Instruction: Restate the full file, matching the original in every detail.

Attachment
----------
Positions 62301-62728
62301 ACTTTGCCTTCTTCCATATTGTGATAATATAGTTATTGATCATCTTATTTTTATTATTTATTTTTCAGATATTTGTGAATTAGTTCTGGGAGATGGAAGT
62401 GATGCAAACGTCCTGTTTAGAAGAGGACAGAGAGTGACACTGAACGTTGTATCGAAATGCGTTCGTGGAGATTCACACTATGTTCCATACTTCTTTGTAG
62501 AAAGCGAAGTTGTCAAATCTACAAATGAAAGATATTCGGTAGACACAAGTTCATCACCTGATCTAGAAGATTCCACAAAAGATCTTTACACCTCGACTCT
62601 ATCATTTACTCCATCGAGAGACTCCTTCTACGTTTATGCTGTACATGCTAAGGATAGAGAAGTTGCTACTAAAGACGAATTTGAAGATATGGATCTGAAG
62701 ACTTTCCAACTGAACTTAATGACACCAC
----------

Positions 62301-62728
62301 ACTTTGCCTTCTTCCATATTGTGATAATATAGTTATTGATCATCTTATTTTTATTATTTATTTTTCAGATATTTGTGAATTAGTTCTGGGAGATGGAAGT
62401 GATGCAAACGTCCTGTTTAGAAGAGGACAGAGAGTGACACTGAACGTTGTATCGAAATGCGTTCGTGGAGATTCACACTATGTTCCATACTTCTTTGTAG
62501 AAAGCGAAGTTGTCAAATCTACAAATGAAAGATATTCGGTAGACACAAGTTCATCACCTGATCTAGAAGATTCCACAAAAGATCTTTACACCTCGACTCT
62601 ATCATTTACTCCATCGAGAGACTCCTTCTACGTTTATGCTGTACATGCTAAGGATAGAGAAGTTGCTACTAAAGACGAATTTGAAGATATGGATCTGAAG
62701 ACTTTCCAACTGAACTTAATGACACCAC